Visits for mental and behavioral health increase by 11 percent when military parent is deployed
MONDAY, Nov. 8 (HealthDay News) -- Children of military personnel appear to have an increase in outpatient visits for mental and behavioral health issues while a parent is deployed, according to research published online Nov. 8 in Pediatrics.
Gregory H. Gorman, M.D., of the Uniformed Services University of the Health Sciences in Bethesda, Md., and colleagues analyzed data from 642,397 children aged 3 to 8 and 442,722 active-duty military parents. Records from fiscal years 2006 and 2007 were assessed for mental and behavioral health visits using ICD-9 codes.
The researchers found that visits increased by 11 percent when a military parent was deployed. Behavioral and stress disorders increased by 19 and 18 percent, respectively. Larger increases were seen in older children, children with fathers in the military, and children with married parents.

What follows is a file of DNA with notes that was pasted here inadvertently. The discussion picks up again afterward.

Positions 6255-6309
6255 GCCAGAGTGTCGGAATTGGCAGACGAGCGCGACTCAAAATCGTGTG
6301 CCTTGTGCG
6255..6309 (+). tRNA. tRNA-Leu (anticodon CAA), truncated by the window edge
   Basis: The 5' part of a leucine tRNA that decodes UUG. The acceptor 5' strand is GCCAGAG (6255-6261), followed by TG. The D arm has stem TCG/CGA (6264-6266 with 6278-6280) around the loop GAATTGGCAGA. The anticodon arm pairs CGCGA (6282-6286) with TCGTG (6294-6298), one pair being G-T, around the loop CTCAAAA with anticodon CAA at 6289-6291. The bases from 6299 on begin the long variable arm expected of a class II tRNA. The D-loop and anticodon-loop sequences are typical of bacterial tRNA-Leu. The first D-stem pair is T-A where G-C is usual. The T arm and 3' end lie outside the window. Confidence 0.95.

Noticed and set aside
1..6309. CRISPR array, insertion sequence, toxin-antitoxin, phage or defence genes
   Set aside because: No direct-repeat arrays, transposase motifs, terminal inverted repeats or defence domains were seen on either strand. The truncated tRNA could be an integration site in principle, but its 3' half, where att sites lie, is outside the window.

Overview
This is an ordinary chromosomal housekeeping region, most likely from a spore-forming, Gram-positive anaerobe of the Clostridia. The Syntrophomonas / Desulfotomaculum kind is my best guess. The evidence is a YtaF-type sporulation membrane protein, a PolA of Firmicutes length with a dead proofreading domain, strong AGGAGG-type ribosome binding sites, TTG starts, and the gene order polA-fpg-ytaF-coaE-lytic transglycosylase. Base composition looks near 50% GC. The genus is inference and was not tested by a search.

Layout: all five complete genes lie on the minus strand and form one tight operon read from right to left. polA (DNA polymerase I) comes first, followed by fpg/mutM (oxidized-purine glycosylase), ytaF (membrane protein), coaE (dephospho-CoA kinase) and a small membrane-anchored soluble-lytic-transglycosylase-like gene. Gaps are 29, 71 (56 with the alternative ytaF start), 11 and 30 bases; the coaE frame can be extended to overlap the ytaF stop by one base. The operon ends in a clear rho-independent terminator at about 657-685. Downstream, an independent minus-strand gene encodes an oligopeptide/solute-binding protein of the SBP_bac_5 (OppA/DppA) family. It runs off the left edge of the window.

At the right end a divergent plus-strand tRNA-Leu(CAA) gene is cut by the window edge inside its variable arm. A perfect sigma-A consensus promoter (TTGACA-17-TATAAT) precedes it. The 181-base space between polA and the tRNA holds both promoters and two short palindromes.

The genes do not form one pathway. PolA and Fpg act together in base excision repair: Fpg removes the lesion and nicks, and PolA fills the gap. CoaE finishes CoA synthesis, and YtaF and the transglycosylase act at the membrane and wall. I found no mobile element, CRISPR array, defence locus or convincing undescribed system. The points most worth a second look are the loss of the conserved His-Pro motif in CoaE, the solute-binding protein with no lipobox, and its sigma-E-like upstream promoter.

"Among the important findings from this study is that 65 percent of the services provided to children for mental health and behavioral problems occur 'outside the gate' -- by civilian pediatricians and other child-serving providers. Along with numerous smaller studies that have sought to understand the effects of parental wartime deployment on children and youth, this article should fortify general pediatricians, both civilian and military, in their primary care role of recognizing and responding to the mental health/behavioral needs of military children," writes the author of an accompanying commentary.
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